Alfred Thayer Mahan is an estimable fellow who wrote 25 books and was considered the dean of naval strategists. His contemporaries railed against him for rehashing the English strategies in the age of sail while they were in the age of steam. But he was adamant the way we are about reading 100 year old books. He said "nothing could be more practical then formulation of the principles and methods by which war may be carried out to the best advantage through the study of history". He managed despite much opposition to the rehashing of Nelson's tactics in the battle of the Nile and Trafalagar to stay president of the war college for 7 years. His main principle was to prevent the enemy from engaging in commerce. His major strategic principle was "throw by strategic movements the mass of an army successively upon the decisive points of a theater of war and also upon the communications of the enemy without compromising your own". I believe this strategy for a money manager is very good and I aim to follow it in the main in the future.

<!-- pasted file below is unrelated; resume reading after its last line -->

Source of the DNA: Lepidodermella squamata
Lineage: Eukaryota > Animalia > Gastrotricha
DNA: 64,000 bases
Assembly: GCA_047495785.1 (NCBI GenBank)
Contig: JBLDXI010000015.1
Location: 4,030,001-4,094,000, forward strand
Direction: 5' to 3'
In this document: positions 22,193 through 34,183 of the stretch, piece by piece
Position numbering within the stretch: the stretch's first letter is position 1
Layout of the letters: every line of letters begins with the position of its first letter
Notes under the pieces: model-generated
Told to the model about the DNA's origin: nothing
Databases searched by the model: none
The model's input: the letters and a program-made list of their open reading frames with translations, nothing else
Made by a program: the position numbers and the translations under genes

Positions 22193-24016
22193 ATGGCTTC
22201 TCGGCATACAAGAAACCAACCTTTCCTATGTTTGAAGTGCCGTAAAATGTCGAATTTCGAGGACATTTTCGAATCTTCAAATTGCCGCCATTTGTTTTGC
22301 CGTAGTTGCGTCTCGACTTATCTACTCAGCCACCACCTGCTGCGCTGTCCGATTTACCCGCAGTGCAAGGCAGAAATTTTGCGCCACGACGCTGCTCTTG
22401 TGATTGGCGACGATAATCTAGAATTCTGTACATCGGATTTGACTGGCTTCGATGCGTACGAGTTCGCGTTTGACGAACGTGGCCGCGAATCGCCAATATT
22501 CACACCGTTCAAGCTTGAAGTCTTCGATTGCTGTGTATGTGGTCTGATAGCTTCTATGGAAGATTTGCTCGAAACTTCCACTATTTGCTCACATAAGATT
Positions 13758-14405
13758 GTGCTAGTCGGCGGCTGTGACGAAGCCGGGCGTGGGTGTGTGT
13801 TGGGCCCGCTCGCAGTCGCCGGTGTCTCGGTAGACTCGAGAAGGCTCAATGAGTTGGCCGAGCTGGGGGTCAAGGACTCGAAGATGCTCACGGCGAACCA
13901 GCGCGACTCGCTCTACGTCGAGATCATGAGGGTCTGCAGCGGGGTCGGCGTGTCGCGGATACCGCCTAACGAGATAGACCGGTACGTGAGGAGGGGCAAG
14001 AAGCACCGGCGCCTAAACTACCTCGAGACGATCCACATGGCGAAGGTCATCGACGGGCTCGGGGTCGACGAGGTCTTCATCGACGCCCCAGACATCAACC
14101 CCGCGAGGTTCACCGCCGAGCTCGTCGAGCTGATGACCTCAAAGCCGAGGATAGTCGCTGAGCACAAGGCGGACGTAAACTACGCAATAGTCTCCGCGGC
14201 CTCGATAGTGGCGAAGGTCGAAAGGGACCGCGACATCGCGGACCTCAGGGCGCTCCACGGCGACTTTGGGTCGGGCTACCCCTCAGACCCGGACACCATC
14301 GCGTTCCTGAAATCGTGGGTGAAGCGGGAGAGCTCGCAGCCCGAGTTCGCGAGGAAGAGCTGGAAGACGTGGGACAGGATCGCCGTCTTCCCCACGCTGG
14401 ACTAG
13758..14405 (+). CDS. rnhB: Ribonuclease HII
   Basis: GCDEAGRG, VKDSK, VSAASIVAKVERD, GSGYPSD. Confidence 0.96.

anonymous writes:

If you believe in the Special Relationship's value for Americans' self-interest over time, then Mahan is your guy. If you think, as I do, that Britain's insistence on choosing the Ottomans over the Russians was the folly that produced the shames and greater follies of imperialism and led the Adams idiot brigade to reject Washington's Farewell wisdom, then Mayan is just another puffed-up fool who taught America's better minds to worship the warlordism known as strategic thinking.





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